By Gary Hewitt
The corpse was an easy target. Thomas yanked the leggings past his victim’s ankles and eased them away from the compliant body. He cast them into a pile before opening the man’s leather jerkin. Thomas discovered a gold chain upon a ruddy neck. The necklace passed over the head despite the width of the dead soldier’s huge head.
Thomas grabbed the ankles and turned the body over. His hands pulled away the ugly undergarments and revealed a generous portion of masculinity. He eased out a dagger eager for employment.
“You know what to do.”
Thomas reached down to the genitalia before parting them from an unresisting foe. He turned the sexless body onto the front before removing his longsword. He needed two strokes to part head from corpse.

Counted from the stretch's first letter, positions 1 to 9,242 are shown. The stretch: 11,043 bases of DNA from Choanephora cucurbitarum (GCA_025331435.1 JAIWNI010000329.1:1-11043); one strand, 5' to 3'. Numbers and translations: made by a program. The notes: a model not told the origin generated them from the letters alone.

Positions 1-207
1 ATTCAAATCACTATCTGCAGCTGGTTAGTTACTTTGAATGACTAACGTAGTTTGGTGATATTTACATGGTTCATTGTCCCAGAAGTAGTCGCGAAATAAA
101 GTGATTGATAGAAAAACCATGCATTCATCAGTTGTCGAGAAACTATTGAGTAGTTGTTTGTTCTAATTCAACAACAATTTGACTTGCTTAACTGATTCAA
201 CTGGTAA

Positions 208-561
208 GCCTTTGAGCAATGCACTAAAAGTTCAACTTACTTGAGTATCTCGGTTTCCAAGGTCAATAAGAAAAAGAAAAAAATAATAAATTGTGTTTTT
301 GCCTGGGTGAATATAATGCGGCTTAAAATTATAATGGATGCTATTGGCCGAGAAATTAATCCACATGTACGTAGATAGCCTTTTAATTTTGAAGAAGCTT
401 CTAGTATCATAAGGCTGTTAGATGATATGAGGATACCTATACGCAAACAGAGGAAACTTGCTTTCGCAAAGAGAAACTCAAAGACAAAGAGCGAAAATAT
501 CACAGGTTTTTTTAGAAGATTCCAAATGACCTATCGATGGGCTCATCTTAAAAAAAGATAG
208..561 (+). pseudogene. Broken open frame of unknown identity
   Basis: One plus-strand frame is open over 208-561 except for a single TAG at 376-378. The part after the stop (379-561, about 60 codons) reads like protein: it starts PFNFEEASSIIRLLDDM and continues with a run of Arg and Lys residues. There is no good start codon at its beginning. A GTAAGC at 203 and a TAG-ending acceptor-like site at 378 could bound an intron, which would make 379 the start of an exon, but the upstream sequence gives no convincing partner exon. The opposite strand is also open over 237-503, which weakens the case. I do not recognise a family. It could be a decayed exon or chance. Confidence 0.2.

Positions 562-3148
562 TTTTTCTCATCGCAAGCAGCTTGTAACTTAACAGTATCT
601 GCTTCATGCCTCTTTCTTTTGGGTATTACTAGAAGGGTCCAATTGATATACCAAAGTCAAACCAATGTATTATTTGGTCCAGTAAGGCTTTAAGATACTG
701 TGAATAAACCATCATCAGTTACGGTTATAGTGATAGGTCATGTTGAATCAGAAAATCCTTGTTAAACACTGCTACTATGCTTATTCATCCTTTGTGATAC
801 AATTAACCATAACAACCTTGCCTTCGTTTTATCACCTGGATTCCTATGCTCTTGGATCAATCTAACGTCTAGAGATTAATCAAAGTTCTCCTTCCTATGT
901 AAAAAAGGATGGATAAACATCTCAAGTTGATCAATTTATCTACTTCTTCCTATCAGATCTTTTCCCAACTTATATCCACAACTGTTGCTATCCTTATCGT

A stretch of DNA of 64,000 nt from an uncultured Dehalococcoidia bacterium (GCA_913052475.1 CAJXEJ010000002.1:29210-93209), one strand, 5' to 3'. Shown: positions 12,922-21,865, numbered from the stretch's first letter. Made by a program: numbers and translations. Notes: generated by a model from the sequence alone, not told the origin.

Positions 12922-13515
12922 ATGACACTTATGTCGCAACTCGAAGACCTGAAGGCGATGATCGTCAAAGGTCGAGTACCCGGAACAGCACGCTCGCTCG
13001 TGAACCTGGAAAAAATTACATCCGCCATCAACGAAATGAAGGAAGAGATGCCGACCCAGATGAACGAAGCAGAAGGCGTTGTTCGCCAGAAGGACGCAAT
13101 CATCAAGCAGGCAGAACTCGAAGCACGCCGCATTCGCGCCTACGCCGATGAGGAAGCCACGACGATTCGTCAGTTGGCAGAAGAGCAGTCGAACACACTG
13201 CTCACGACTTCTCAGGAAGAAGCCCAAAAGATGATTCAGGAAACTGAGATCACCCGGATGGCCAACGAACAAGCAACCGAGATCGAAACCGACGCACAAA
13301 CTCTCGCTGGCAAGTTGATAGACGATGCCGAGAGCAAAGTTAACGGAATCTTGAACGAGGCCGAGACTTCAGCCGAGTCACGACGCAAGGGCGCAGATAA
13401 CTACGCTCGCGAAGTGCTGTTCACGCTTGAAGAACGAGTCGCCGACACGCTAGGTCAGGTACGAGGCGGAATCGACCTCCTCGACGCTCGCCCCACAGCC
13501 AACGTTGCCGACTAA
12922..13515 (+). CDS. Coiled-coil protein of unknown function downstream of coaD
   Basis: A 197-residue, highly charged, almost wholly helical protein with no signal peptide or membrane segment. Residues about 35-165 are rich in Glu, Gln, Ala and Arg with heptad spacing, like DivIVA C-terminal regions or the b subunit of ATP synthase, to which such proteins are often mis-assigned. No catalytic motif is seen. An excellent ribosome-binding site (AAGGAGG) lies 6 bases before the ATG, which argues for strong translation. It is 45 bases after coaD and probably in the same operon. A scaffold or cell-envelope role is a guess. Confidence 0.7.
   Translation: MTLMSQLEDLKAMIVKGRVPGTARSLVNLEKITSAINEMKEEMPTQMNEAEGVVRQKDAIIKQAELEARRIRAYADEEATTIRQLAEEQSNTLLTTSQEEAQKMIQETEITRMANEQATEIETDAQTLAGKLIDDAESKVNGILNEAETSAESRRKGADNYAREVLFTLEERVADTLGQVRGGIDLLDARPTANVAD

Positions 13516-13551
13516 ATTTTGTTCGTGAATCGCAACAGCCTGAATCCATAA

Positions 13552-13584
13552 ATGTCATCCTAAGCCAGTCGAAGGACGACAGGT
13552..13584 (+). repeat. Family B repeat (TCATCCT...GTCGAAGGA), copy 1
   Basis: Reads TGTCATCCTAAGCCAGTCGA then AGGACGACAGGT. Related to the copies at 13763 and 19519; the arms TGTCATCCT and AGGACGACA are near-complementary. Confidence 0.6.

“Stick him with the rest.”
Thomas pulled the body to a long trench filled with tar, oil and scores of mutilated victims. The corpse landed atop of a young boy. He skewered Henry’s head onto a pole and thrust the macabre totem into the ground.
“Remember Thomas, never lose in war. Vae Victus.”
His commander dropped a torch into the trench. Thomas prayed he would never hear the words from his enemy.
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Gary Hewitt is a writer who lives in a small village in Kent in the UK. He has had several stories and poems published including editions of M-Brane, Linguistic Erosion and Morpheus Tales. His style does tend to be dark and is rather unique. He is a member of the Hazlitt Arts Writers’ Group.
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